Elder samuel haycock's
bringing the light of the gospel to the people of kiribati
Elder samuel haycock's
How was your week in Butaritari? This week was just spectacular as the work is moving forward as we almost broke fifty at church this week and had a baptism this week! I'll share more later.
What have you learned? There is a different culture here in the Islands of Maiang and this last week Elder B'ataua has been helping me get adjusted. For example in the southern islands, it is okay to hit the dogs and cats (to keep them from biting) but here in the north e tabuaki (forbidden).
Tell us about the church membership there on the island. It is about the same as Nonouti, but a lot more active Melchizedek Priesthood holders. The members here are so accepting and ready to help get the work forward. They constantly are giving us referrals and helping us out by visiting people who don't come to church.
How are lessons going? Lessons are great and you can tell that Elder B'ataua teaches by the Spirit and as we are there, it is very easy to follow the Holy Ghost, especially in what needs to be said to help those investigators.
What new things have you experienced or tried? We had limes last Friday and we tried to get some mangoes but they are not in season yet. Lots of breadfruit lately as we just finished the peak of it's season and we are moving into the banana season.
Are the people and customs similar to Nonouti? Two different sides as I mentioned above so here there are different words that are used. The best way to describe the change is the South stayed in their old language and the North changed their language to sound more like the English language. And since it rains here a lot the people look more white.
Tell us about where you are living now - ex. house or hut or what? food? So we live on the southern part of the island in Onomwaru (oh-no-mah-roo) I'll attach a picture of the house. The house is better than the one in Nonouti as it is actually a house. The food - Cargo comes every week so stuff really doesn't run out. since Tarawa is only a 45 min flight it is really close. And there is not a lot of islands in the north. The meals usually consist of breadfruit, rice, ika (fish), some type of soup, noodle, and the drink usually the karewe or the moi moto.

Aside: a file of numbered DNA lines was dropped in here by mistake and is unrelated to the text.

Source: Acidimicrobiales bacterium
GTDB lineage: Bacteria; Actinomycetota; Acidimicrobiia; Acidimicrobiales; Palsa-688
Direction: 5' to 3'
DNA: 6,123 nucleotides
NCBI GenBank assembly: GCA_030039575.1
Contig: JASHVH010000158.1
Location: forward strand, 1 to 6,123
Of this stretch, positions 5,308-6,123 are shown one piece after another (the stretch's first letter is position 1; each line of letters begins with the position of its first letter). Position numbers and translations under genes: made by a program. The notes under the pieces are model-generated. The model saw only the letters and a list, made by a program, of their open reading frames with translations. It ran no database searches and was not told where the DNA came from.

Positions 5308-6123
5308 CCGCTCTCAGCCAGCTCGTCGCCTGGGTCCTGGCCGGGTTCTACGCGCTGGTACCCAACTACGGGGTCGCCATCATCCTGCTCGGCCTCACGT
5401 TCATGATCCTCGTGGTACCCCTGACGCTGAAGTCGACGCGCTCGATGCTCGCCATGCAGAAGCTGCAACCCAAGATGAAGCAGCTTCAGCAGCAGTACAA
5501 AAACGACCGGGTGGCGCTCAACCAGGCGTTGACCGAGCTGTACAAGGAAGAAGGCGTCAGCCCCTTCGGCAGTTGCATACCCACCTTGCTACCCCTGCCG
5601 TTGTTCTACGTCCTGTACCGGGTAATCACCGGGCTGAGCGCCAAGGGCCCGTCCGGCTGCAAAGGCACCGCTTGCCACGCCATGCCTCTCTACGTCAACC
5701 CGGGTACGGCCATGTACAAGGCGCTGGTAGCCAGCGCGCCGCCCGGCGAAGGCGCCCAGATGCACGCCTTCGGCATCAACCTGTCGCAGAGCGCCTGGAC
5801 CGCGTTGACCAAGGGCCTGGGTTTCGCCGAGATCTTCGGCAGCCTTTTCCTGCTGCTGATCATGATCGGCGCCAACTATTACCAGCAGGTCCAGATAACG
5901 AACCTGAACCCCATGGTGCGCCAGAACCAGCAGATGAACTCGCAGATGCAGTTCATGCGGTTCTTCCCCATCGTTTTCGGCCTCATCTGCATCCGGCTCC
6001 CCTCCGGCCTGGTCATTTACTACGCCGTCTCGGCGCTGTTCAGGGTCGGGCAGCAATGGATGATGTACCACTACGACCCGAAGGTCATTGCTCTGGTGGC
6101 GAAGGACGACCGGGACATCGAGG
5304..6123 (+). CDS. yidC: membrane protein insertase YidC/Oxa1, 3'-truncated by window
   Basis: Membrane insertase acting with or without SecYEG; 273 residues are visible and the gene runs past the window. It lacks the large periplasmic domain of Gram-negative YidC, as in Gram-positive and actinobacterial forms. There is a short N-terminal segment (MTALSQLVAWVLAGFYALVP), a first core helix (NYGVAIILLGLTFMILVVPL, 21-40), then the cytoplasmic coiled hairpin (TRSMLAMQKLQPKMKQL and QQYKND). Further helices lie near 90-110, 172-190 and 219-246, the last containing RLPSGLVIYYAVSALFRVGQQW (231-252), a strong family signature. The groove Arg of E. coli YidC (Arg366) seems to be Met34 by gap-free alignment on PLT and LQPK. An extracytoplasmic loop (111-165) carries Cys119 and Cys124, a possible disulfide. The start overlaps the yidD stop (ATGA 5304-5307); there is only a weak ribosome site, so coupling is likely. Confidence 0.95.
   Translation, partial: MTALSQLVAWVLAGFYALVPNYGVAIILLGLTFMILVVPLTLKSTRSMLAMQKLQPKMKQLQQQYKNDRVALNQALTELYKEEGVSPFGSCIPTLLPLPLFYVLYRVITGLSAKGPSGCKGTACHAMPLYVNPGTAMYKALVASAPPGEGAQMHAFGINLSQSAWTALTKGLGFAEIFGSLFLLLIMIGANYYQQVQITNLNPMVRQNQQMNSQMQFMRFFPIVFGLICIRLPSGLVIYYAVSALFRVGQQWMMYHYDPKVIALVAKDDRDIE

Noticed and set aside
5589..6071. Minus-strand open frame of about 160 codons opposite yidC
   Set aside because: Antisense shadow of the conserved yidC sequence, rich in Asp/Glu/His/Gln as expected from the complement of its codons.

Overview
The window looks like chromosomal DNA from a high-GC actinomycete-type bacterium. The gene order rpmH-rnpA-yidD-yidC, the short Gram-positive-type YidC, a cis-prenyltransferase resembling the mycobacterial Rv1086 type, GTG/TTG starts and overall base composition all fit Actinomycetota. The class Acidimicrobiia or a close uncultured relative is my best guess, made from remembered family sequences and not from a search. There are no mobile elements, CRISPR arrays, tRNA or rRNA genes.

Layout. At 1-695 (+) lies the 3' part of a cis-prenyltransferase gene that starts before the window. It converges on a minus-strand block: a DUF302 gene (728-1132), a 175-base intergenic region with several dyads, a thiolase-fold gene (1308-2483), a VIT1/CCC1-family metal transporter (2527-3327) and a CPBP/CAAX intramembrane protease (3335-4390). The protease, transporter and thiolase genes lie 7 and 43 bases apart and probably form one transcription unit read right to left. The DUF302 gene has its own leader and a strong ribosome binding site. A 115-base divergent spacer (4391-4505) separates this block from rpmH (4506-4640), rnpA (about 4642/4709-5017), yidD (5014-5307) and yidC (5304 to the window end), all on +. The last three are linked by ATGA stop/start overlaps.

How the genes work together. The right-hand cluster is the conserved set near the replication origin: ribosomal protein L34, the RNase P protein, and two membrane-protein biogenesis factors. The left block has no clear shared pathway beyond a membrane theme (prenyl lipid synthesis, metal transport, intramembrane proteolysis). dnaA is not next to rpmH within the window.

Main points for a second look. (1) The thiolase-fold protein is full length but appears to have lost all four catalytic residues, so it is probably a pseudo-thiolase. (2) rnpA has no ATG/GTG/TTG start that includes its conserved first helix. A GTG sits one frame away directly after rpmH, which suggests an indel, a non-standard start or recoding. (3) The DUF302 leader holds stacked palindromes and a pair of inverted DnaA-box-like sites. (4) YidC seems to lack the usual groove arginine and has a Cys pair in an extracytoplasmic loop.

Who takes care of your laundry or needs? Laundry - Tearitao we give it to her on Monday and usually get it back about Wednesday. Needs - B'auro ao (and) Rosary they live across from us and run a store and he is the Unit Leader so he has been a huge help!
Is privacy better or worse on this island? Much better as we don't live on an open buoia, but it is very hot because the circulation of air is poor.
How is your stomach adjusting? My stomach is still adjusting as these last couple of days I just got over having diarrhea and the week before a really bad headache that finally stopped this past week.
How are your cuts and sores? It is easier here to keep them clean as there is very little dust because it rains a lot, however, there are a lot of flies and mosquitoes. Can you send out some more band aids and I'll ask Tarawa too, but the nurse is currently in the Marshals.
Did you get them looked at by the nurse? What did she say? No I did not as she was not there but, I did get my teeth looked out by a team of American Dentists and I have no cavities yet!
Were you able to swap out or replenish things from your luggage in Tarawa when you flew in? Not everything I wanted as I flew in on Monday and left on Wednesday, but I was able to grab the essentials. Is
it possible for you to send more ties out I would like more that I can give away and also wear that are different?